The Thonet Bentwood Chair
The Thonet bentwood chair
Designed by Michael Thonet in the 1859, the Model 14 bentwood chair, still manufactured today by the Gebrüder Thonet company as Model 214, is one of the world's most successful commercial products. The Thonet bentwood chair consists of only six components (plus a few screws and nuts) and the design has remained virtually unchanged for nearly 150 years.
Paying tribute to an armchair variant of the 214 – Model 209 developed by August Thonet – the celebrated 20th century architect Le Corbusier stated "Never has anything been created more elegant and better in its conception, more precise in its execution, and more excellently functional." The perfection of the 14/214 design is not only its brilliant simplicity but also that it transcends fashion. Despite the fact that it was already 100 years old, to Le Corbusier the Thonet bentwood chair still represented the modernist concepts of economy, durability and humbleness.
It was also popular with artists. Auguste Renoir and Toulouse Lautrec featured Thonet chairs in their paintings and drawings, and Pablo Picasso had one in his studio. 50 million had been sold worldwide by the 1930s and the Thonet-style chair is now manufactured by so many different companies that it is impossible to calculate how many have been produced. Often referred to as the Bistro Chair, it has become the most influential design in the history of furniture.
Michael Thonet and the early bentwood chair
Michael Thonet was born in the Prussian town of Bopard-am-Rhein in 1796. After an apprenticeship in cabinet making he soon acquired a reputation as a creative innovator. In 1819 he turned away from secure employment in Vienna so he could become an independent craftsman, free to experiment and develop new techniques. Thonet's lifelong fascination was what could be done with bent and veneered timber from the local beech forests.
The furniture of the time was usually made from flat pieces of wood with numerous joints disguised by elaborate carvings, but Thonet rejected the traditional methods and looked instead for simpler and more economic means of production. He used bent veneers glued together and held in jigs, but this was labour-intensive and the wood could only be bent in one direction. By further cutting, twisting, and rasping it became possible to obtain three-dimensional bends with oval sections but it was the need to eliminate the glues which tended to dissolve in hot damp climates that led to the breakthrough.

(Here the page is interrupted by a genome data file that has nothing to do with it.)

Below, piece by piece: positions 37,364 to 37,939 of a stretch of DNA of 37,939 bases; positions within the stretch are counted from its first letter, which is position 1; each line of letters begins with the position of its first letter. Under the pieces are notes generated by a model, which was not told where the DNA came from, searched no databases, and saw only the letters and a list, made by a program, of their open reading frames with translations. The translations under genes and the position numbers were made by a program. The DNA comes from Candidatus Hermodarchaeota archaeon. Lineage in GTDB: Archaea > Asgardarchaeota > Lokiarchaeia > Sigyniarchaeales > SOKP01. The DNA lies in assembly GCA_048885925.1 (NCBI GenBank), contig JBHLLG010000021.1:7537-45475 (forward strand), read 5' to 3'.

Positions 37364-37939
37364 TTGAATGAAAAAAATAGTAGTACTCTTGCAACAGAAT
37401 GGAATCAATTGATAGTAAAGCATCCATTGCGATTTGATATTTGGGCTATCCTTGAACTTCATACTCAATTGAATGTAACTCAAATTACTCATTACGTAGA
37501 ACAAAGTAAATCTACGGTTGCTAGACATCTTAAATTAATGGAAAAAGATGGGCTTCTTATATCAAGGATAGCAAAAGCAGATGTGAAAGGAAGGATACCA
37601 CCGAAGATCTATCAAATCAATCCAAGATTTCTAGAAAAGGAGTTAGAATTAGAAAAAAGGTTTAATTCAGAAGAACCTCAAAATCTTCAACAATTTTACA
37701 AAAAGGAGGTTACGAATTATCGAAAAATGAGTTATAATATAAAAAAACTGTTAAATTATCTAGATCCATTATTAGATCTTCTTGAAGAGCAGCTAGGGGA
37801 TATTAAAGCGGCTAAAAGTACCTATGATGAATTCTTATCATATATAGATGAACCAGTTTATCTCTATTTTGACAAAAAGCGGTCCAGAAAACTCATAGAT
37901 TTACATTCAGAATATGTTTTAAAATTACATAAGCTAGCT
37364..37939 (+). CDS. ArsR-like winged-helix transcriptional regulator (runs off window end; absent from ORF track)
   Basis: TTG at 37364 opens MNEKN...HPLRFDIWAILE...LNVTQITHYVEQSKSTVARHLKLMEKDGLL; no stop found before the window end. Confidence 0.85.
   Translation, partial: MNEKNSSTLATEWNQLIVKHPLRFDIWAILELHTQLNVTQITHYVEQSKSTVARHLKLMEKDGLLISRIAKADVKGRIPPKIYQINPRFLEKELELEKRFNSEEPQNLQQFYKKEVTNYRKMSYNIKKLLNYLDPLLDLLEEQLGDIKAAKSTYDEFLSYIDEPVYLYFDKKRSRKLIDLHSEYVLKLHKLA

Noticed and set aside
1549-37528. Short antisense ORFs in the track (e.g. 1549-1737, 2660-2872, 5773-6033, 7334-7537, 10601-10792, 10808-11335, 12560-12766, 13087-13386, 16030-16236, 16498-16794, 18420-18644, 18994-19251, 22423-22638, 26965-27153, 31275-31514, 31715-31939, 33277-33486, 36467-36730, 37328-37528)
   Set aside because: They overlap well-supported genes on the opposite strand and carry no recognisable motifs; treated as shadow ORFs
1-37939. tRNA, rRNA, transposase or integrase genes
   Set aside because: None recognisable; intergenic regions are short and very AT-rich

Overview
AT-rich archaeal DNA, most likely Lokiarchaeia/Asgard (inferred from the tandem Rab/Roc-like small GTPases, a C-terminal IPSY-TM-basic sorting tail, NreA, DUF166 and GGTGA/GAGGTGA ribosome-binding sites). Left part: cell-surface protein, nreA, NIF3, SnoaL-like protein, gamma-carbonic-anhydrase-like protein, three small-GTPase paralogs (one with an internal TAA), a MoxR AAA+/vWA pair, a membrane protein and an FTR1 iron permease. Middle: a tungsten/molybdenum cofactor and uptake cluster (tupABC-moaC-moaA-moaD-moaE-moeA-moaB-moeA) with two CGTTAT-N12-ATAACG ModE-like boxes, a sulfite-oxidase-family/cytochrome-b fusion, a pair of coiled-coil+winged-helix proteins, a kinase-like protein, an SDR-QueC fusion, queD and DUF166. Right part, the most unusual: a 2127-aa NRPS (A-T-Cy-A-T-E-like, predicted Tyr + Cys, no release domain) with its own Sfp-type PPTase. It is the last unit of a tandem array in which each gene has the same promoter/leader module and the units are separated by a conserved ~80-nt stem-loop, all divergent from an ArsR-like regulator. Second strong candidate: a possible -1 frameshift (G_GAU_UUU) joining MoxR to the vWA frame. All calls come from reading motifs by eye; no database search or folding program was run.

Thonet discovered the solution: a solid piece of steamed wood and a metal strap could be bent together in a certain way without cracking the wood, and after being dried out in a jig the wood held its shape. A strong chair could thus be made with less pieces and less joints, with screws replacing glued connections. And the process, patented by Gebrüder Thonet in 1856, was much faster, lending itself to economical mass production.
In 1849, at the age of 53, Michael Thonet set up Gebrüder Thonet as the family furniture-making business in Vienna. He was joined by several of his sons and a number of apprentices. International success followed the 1851 World Fair in London at which Thonet received the bronze medal for his 'Vienna' bentwood chairs and the silver medal at the event in Paris in 1855. Manufacturing efficiencies were introduced and another factory was soon opened at Koritschan (in what is the modern day Czech Republic) with cheap labour and more beechwoods nearby. The Model 14 was awarded gold at the 1867 World Fair, again in Paris (by 1930 some 300 million had been made).
Michael Thonet died in 1871, and Gebrüder Thonet continued under the stewardship of his sons. In 1922 the company was purchased by Leopold Pilzer's holding company, Mundus AG, employing over 10,000 workers worldwide, and after further expansion has now passed through five generations of the Thonet family. Today, Thonet GmbH, based in Frankenberg, Germany, manufactures an extensive range of elegant chairs – see their classic designs »
Related entry: chairs at Korumburra.
[ First published November 30th, 2005 ]